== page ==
The result is a three-part system: market rewards through Responsibly Grown, financial support for pollinator conservation through USDA and technical assistance from Mader's staff to design and carry out projects. Ultimately, with these pieces in place — and with the value that bees and beneficial insects provide to farms — it makes no sense to not have pollinator conservation efforts underway at the farm level. 

It is still unclear how other retailers are looking at this, but Responsibly Grown helps to re-frame consumer expectations. In the case of one huge retail discounter, Mader has heard individual supply chain managers talking about Responsibly Grown, so it is generating a lot of "buzz" in the food sector.

How the scoring system works

To earn a "good" rating, a farm must take 16 major steps to protect air, soil, water and human health. Growers also must comply with the Responsibly Grown pesticide policy, which restricts growers to using only pesticides registered with the Environmental Protection Agency, regardless of the country of origin. This means that farms outside the U.S. can’t supply Whole Foods Market with fresh fruits, vegetables and flowers grown using pesticides not allowed in the U.S.; there are a few exceptions. Growers also cannot use biosolids or irradiation and must commit to GMO transparency.

A "better" rating indicates advanced performance, and a "best" rating indicates exceptional, industry-leading performance.

According to Whole Foods, the system covers multiple topics in each key category:

  • Pest management: using beneficial insects to control pests

  • Farmworker welfare: providing protective equipment for workers

  • Water conservation and protection: using efficient irrigation techniques

  • Enhancing soil health: adding compost to soil, planting cover crops

  • Ecosystems and biodiversity: planting wildflowers to restore natural bee habitat for pollinator protection

  • Waste reduction: recycling plastics used in the field

  • Air, energy and climate: solar panels for renewable energy

Whole Foods hopes to reward growers for existing accomplishments and raise the bar to encourage continuous improvement, while avoiding creating additional burdens.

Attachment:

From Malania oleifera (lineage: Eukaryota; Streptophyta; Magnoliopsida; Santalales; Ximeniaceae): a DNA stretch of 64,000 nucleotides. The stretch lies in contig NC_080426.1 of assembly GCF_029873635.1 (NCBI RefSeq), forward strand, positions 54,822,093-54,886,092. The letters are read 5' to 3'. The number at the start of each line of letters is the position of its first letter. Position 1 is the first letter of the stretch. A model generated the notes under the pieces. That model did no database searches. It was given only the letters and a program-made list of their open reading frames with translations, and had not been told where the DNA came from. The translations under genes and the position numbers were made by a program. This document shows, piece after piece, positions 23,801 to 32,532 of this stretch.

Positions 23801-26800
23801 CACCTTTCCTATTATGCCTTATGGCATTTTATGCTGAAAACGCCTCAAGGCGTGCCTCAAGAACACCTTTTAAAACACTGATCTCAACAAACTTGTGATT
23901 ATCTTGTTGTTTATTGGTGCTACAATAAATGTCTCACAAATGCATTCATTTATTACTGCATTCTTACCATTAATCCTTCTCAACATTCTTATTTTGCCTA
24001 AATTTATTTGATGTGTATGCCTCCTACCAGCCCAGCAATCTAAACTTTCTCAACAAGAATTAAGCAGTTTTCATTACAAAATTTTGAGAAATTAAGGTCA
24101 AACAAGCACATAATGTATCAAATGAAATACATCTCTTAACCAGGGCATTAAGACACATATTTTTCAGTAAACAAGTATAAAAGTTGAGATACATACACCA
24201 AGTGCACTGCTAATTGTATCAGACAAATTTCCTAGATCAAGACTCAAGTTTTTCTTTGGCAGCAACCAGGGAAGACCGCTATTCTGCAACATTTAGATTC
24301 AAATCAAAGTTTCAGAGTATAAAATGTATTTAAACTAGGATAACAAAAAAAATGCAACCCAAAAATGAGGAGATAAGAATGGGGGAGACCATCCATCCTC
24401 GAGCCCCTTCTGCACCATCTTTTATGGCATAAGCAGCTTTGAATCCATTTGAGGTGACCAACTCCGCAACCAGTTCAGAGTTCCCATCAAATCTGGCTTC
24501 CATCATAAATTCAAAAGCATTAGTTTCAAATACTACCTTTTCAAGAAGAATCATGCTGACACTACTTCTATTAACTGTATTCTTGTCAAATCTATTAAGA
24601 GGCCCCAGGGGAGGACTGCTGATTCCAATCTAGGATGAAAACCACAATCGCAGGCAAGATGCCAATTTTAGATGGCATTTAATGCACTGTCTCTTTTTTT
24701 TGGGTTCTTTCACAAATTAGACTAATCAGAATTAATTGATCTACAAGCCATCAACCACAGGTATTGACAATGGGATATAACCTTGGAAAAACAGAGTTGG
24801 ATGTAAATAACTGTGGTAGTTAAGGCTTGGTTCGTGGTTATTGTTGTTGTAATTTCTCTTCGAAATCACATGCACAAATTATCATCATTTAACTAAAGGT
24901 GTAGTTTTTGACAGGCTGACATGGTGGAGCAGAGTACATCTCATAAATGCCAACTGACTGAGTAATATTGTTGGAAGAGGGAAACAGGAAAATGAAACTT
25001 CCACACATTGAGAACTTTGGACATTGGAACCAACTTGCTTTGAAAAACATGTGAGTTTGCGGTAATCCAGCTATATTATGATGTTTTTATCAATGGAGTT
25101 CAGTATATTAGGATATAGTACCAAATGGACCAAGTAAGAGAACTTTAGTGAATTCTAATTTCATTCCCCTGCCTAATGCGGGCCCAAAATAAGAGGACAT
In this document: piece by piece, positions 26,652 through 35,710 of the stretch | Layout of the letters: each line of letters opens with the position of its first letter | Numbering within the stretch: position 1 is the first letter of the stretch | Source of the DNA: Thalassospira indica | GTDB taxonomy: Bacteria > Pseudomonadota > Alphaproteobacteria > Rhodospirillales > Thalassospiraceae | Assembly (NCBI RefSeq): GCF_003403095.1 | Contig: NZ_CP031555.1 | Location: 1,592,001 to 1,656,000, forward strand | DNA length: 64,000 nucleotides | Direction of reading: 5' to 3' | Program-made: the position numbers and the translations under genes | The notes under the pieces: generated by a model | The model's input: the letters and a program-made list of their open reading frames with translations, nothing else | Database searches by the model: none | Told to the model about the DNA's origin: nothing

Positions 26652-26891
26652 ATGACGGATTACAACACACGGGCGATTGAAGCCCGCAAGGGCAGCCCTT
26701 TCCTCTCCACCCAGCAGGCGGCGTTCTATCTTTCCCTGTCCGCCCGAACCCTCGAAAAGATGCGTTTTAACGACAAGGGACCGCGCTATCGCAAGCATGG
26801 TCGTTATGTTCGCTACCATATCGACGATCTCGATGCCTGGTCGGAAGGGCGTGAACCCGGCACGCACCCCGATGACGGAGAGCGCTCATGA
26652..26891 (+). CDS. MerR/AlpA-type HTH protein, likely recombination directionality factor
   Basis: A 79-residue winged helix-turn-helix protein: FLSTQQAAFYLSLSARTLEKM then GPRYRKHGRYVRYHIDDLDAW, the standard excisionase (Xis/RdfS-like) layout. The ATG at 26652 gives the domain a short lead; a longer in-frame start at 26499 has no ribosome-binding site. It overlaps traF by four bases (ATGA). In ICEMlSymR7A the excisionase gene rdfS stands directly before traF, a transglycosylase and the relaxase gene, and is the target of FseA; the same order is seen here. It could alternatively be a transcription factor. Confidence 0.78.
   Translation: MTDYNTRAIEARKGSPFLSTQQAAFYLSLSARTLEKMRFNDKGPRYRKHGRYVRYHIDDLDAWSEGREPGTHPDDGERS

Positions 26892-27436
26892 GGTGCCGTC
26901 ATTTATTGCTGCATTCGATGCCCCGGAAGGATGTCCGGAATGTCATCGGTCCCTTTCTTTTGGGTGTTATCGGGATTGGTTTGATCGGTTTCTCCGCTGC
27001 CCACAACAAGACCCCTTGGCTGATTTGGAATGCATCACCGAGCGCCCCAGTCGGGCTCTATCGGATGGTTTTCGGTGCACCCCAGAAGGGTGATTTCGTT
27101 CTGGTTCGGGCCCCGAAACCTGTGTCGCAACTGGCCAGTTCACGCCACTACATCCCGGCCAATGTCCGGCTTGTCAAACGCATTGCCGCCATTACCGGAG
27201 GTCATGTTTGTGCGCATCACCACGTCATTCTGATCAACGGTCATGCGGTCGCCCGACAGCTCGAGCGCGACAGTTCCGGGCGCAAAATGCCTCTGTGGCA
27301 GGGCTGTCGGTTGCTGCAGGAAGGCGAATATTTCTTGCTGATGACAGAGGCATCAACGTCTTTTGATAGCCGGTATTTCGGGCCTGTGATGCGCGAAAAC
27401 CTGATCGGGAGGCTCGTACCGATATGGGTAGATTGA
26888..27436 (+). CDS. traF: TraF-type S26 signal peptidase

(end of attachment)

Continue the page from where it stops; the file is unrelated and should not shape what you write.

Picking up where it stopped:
Transparent supply chains equal good business

Whole Foods is well aware that climate change, extreme weather events and bulging populations are making it difficult for the produce retail industry to offer healthy, affordable food to consumers. Changing climatic conditions affect environmental and socioeconomic outcomes for agriculture, according to the United Nations Food and Agriculture Organization (PDF). The disruption causes changes in the availability and quality of land, soil and water resources that are later reflected in crop performance, which causes prices to rise.

Understanding these challenges is the first step in being able to overcome them. Walmart-owned U.K. supermarket chain Asda worked with consultants PwC earlier this year to map its entire global fresh produce supply chain. Using models practiced by the Intergovernmental Panel on Climate Change, it found that as much as 95 percent of its fresh produce category is under threat from the impacts of global warming.

Responsibly Grown will allow Whole Foods to better weather the effects of climate change by guaranteeing a resilient supply chain. This undoubtedly will prove to be a competitive advantage over retailers with less transparent and sustainable sourcing policies.